4. Above all, we need to create solutions alongside people who have lived experience of poverty. One of the reasons previous ‘big ideas’ have not dented poverty levels is that people who are directly affected have been ‘othered’ and marginalised from creating solutions. At times, public policy has treated people in poverty as passive recipients or worse, and the underlying assumptions have been downright hostile. Rather than try and myth-bust our way out of this hostility towards people in poverty, we want to find ways to connect with the more productive ways people think about poverty, to move them to think and act more positively. JRF has just released extensive research on the best way to connect with the public about poverty, which shows that we have to communicate why the public should care; and finds that the ‘frames’ of using social justice and compassion together are the most effective in persuading people to care and to act. We are now working with people including those with direct experience and big organisations to change the way we talk about poverty and use more productive narratives to effect change. And this work goes beyond stories and narratives, and is about bringing about a transfer of power to people who have direct experience of poverty. There has been no social movement that has not had people with direct experience at its heart, and the move to solve poverty is no different.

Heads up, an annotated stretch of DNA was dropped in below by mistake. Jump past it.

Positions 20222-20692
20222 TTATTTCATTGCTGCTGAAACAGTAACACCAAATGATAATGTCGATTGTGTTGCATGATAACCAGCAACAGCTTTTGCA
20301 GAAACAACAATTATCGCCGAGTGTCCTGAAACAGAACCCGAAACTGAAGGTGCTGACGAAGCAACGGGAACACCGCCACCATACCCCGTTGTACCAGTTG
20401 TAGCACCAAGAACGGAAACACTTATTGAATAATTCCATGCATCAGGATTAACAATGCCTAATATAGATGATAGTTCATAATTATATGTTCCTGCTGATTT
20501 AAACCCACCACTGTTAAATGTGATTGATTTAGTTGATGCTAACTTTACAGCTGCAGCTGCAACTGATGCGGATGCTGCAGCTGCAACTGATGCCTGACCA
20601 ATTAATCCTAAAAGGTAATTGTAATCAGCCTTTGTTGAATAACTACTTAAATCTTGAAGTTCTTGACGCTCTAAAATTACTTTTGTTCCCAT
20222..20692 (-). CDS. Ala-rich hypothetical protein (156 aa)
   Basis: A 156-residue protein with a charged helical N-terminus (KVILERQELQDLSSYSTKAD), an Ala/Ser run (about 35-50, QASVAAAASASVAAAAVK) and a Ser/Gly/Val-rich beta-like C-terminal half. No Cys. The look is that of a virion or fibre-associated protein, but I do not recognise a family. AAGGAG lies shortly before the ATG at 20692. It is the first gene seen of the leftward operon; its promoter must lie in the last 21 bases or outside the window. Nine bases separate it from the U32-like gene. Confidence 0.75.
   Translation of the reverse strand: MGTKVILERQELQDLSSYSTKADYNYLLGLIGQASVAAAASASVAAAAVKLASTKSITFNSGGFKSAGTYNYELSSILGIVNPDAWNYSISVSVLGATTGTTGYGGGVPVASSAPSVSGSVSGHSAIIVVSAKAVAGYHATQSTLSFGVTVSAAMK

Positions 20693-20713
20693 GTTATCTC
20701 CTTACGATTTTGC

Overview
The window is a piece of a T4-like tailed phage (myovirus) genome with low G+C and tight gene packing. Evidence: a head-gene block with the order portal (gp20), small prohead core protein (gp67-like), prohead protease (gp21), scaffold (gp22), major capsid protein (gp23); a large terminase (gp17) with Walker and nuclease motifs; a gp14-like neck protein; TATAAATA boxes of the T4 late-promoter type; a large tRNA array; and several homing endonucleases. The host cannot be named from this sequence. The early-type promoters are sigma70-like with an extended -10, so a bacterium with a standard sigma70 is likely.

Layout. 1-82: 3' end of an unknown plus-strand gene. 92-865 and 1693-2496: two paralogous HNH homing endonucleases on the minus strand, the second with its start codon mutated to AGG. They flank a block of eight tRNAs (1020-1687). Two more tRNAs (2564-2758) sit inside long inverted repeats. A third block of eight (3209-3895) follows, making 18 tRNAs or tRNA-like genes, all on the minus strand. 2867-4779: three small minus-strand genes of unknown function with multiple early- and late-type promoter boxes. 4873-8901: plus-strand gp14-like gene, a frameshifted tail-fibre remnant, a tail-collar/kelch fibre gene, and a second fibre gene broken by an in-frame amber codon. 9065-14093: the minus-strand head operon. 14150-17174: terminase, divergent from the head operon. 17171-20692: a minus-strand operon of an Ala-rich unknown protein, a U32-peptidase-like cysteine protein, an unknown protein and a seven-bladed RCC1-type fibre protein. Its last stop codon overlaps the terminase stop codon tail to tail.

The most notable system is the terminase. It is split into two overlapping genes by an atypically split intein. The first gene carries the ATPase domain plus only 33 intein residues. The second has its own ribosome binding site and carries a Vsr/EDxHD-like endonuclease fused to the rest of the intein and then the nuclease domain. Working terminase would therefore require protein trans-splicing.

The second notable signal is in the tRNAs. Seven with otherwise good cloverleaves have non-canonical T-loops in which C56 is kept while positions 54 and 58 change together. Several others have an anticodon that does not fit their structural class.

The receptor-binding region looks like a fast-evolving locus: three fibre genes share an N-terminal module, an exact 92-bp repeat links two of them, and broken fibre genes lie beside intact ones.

We can solve UK poverty